REQUEST FOR FREE SAMPLE REPORT: https://www.maximizemarketresearch.com/request-sample/31531

Global Cell Therapy Technologies Market: OverviewCell therapy is a transplantation of live human cells to replace or repair damaged tissue and/or cells. With the help of new technologies, limitless imagination, and innovative products, many different types of cells may be used as part of a therapy or treatment for different types of diseases and conditions. Celltherapy technologies plays key role in the practice of medicine such as old fashioned bone marrow transplants is replaced by Hematopoietic stem cell transplantation, capacity of cells in drug discovery. Cell therapy overlap with different therapies like, gene therapy, tissue engineering, cancer vaccines, regenerative medicine, and drug delivery. Establishment of cell banking facilities and production, storage, and characterization of cells are increasing volumetric capabilities of the cell therapy market globally. Initiation of constructive guidelines for cell therapy manufacturing and proven effectiveness of products, these are primary growth stimulants of the market.

Global Cell Therapy Technologies Market: Drivers and RestraintsThe growth of cell therapy technologies market is highly driven by, increasing demand for clinical trials on oncology-oriented cell-based therapy, demand for advanced cell therapy instruments is increasing, owing to its affordability and sustainability, government and private organization , investing more funds in cell-based research therapy for life-style diseases such as diabetes, decrease in prices of stem cell therapies are leading to increased tendency of buyers towards cell therapy, existing companies are collaborating with research institute in order to best fit into regulatory model for cell therapies.Moreover, Healthcare practitioners uses stem cells obtained from bone marrow or blood for treatment of patients with cancer, blood disorders, and immune-related disorders and Development in cell banking facilities and resultant expansion of production, storage, and characterization of cells, these factors will drive the market of cell therapy technologies during forecast period.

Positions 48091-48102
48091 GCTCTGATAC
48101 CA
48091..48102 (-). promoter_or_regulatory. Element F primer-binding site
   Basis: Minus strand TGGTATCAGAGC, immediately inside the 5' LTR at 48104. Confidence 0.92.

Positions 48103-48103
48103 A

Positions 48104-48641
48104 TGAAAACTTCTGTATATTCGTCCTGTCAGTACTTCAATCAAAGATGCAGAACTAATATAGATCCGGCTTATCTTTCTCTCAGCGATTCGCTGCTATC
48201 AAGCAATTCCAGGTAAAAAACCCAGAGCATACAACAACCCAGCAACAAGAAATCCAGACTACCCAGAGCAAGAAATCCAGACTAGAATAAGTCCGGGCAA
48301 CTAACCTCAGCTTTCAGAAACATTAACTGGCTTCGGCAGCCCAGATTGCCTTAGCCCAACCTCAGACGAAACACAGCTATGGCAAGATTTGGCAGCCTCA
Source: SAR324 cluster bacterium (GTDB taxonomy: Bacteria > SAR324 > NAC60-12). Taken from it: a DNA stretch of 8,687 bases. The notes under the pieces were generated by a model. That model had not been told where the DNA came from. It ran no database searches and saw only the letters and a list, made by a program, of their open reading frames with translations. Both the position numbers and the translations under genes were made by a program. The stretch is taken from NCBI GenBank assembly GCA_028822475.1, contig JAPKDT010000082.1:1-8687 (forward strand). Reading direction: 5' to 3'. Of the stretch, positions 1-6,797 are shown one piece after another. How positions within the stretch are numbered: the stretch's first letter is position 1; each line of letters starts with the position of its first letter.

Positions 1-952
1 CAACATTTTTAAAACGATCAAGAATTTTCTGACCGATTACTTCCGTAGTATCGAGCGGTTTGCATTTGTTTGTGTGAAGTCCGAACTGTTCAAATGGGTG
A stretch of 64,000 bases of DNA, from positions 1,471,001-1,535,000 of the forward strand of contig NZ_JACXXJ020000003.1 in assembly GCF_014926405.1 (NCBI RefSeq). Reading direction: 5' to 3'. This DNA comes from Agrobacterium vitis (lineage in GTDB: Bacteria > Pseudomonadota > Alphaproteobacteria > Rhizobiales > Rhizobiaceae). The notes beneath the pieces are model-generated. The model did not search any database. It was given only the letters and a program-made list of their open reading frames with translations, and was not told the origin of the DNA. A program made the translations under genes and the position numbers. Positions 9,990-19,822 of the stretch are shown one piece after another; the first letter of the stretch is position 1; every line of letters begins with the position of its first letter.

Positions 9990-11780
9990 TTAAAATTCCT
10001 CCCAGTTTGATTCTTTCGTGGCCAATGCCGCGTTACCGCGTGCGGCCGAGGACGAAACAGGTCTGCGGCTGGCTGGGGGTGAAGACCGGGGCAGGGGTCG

On the other hand, the high cost of cell-based research and some ethical issue & legally controversial, are expected to hamper market growth of Cell Therapy Technologies during the forecast period

AJune 2016, there were around 351 companies across the U.S. that were engaged in advertising unauthorized stem cell treatments at their clinics. Such clinics boosted the revenue in this market.in August 2017, the U.S. FDA announced increased enforcement of regulations and oversight of clinics involved in practicing unapproved stem cell therapies. This might hamper the revenue generation during the forecast period; nevertheless, it will allow safe and effective use of stem cell therapies.

Global Cell Therapy Technologies Market: Segmentation AnalysisOn the basis of product, the consumables segment had largest market share in 2018 and is expected to drive the cell therapy instruments market during forecast period at XX % CAGR owing to the huge demand for consumables in cell-based experiments and cancer research and increasing number of new product launches and consumables are essential for every step of cell processing. This is further expected to drive their adoption in the market. These factors will boost the market of Cell Therapy Technologies Market in upcoming years.

On the basis of process, the cell processing had largest market share in 2018 and is expected to grow at the highest CAGR during the forecast period owing to in cell processing stage,a use of cell therapy instruments and media at highest rate, mainly in culture media processing. This is a major factor will drive the market share during forecast period.

Global Cell Therapy Technologies Market: Regional AnalysisNorth America to held largest market share of the cell therapy technologies in 2018 and expected to grow at highest CAGR during forecast period owing to increasing R&D programs in the pharmaceutical and biotechnology industries. North America followed by Europe, Asia Pacific and Rest of the world (Row).

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Scope of Global Cell Therapy Technologies Market

Global Cell Therapy Technologies Market, by Product